Titanium Balls

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Titanium Balls

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Necklaces and wristbands containing microballs of pure titanium have been popular among athletes for quite a while – the theory is that something in this precious metal balances out the electrical impulses in your body when you are injured, exhausted or stressed. There is little scientific proof that this works, but sometimes the placebo effect is all that matters.

Titanium is very expensive, however, so buying one of the branded versions is not really a spur of the moment, ‘let’s see if this helps’ sort of thing.

But then I saw these stick on balls in Daiso, the Japanese equivalent to the Pound Store, and thought that I’d give them a try.

According to the packet: ‘If the body’s natural bioelectric current is disturbed, it tends to leave various unpleasant symptoms’ including all sorts of aches, pains and general ill health. The way to use these plasters, each small disc holding a 1.2mm titanium ball in place, is to centre them on the meridian points of the area which is giving you trouble. Small diagrams helpfully point out where these points are, but I suggest you ask a friend to help you position the more inaccessible ones such as those on your shoulder blades.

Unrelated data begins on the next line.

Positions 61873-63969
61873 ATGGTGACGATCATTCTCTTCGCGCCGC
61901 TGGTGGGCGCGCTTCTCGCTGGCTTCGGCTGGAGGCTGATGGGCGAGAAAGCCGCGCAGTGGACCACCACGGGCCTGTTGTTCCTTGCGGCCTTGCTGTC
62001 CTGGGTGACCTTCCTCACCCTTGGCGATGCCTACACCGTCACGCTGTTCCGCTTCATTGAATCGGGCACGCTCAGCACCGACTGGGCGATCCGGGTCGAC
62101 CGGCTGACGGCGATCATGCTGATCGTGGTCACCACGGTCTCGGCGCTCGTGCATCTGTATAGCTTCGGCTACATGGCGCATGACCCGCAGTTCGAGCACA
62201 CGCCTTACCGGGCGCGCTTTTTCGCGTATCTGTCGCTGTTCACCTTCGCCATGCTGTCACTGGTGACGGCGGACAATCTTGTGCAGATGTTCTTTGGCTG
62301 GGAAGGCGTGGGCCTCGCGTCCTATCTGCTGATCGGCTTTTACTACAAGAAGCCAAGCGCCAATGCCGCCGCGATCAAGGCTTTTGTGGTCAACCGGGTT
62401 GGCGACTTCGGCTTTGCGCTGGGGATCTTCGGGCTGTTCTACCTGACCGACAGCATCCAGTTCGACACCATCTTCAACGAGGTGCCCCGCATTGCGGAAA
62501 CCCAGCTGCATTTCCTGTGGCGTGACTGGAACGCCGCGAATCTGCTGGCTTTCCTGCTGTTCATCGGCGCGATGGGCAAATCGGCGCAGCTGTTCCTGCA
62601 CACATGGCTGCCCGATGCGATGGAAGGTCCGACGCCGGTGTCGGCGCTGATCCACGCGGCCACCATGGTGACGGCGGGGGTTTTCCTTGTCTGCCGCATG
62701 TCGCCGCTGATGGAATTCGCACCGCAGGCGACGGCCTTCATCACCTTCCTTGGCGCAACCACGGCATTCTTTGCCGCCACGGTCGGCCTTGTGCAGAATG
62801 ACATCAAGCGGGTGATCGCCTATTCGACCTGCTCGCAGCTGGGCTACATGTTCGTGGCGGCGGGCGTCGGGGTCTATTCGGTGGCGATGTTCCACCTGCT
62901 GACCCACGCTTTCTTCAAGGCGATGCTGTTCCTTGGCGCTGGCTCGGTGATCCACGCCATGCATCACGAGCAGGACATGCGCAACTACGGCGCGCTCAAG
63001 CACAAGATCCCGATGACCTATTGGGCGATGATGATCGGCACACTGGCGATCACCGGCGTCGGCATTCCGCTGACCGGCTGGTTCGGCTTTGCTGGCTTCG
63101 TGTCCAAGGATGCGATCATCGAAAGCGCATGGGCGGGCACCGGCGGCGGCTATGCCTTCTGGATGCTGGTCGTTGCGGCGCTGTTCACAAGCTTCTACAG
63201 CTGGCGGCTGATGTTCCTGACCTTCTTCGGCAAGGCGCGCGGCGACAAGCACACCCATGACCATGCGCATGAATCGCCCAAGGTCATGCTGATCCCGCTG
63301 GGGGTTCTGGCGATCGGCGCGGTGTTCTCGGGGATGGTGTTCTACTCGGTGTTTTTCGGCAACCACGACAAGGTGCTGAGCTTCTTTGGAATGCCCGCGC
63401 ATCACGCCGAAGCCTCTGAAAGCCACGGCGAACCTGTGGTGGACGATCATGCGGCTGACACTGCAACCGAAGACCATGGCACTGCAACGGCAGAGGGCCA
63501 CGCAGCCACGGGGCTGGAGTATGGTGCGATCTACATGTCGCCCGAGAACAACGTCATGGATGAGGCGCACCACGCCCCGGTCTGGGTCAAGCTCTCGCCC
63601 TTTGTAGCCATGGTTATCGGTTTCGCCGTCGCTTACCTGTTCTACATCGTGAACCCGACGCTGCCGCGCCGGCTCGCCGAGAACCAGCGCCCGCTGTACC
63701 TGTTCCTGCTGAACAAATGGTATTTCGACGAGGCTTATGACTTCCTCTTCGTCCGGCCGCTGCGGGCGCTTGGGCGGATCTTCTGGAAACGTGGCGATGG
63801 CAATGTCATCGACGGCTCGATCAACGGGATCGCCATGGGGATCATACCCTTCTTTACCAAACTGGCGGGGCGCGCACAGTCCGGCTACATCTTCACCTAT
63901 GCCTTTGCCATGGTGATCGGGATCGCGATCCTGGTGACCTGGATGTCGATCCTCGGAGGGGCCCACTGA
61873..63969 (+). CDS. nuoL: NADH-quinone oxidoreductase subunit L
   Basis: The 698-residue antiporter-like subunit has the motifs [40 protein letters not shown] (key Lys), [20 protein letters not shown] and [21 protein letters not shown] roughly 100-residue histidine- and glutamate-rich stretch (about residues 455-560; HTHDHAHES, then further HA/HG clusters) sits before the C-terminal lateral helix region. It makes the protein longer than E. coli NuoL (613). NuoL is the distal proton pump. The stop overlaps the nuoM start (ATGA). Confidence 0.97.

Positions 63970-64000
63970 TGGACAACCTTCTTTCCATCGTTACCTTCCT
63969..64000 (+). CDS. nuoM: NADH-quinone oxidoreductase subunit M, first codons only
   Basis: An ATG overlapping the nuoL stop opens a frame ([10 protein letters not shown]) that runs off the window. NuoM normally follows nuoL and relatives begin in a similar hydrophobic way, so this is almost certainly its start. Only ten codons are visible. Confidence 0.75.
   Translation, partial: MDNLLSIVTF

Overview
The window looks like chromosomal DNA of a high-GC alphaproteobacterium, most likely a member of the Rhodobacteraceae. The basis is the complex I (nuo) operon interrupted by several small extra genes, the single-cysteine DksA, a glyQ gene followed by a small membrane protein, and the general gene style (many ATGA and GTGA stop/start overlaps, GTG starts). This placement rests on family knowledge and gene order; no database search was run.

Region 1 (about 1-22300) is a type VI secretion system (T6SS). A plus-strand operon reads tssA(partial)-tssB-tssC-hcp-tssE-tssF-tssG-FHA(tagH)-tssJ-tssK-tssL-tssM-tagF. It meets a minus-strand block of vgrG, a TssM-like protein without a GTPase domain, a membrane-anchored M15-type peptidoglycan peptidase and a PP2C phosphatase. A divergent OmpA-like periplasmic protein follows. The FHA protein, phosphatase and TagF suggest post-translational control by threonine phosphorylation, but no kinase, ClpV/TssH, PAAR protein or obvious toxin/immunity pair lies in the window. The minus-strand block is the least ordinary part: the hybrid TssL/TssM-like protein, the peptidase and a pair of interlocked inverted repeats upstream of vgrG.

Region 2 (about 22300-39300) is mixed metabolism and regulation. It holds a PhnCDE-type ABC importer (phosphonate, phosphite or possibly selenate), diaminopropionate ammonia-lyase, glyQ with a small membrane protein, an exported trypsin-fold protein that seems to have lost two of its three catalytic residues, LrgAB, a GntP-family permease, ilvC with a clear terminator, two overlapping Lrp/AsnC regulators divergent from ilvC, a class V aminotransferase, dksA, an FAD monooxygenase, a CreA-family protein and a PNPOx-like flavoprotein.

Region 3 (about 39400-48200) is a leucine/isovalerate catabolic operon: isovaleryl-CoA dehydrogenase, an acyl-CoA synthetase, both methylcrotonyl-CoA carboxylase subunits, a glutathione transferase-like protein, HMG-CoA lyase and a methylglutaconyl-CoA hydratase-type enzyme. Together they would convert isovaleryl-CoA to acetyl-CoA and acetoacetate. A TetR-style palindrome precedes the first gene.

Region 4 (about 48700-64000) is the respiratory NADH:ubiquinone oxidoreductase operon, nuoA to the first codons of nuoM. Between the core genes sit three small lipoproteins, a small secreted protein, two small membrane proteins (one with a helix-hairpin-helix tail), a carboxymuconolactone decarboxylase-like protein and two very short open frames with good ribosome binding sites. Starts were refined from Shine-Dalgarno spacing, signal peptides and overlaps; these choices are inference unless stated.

I stuck all 10 of these on in various places, most specifically on a foot that has still not fully recovered from falling off a dodgy pavement in Manila. The plasters stayed on 3 days, surviving multiple showers and dips in the pool with no signs of becoming unstuck, which was quite a surprise. I did not notice any difference, in fact they are so small and unobtrusive that I forgot I was wearing them until the 3rd day, when they suddenly began to itch. When I removed them, I was left with a series of indented red dots where the titanium balls had been, although happily these disappeared overnight.

If you look carefully at the bottom of the packet you can see a disclaimer which says: ‘This product is not a medical device’. But it didn’t do any harm and – for just S$2 – was interesting to try.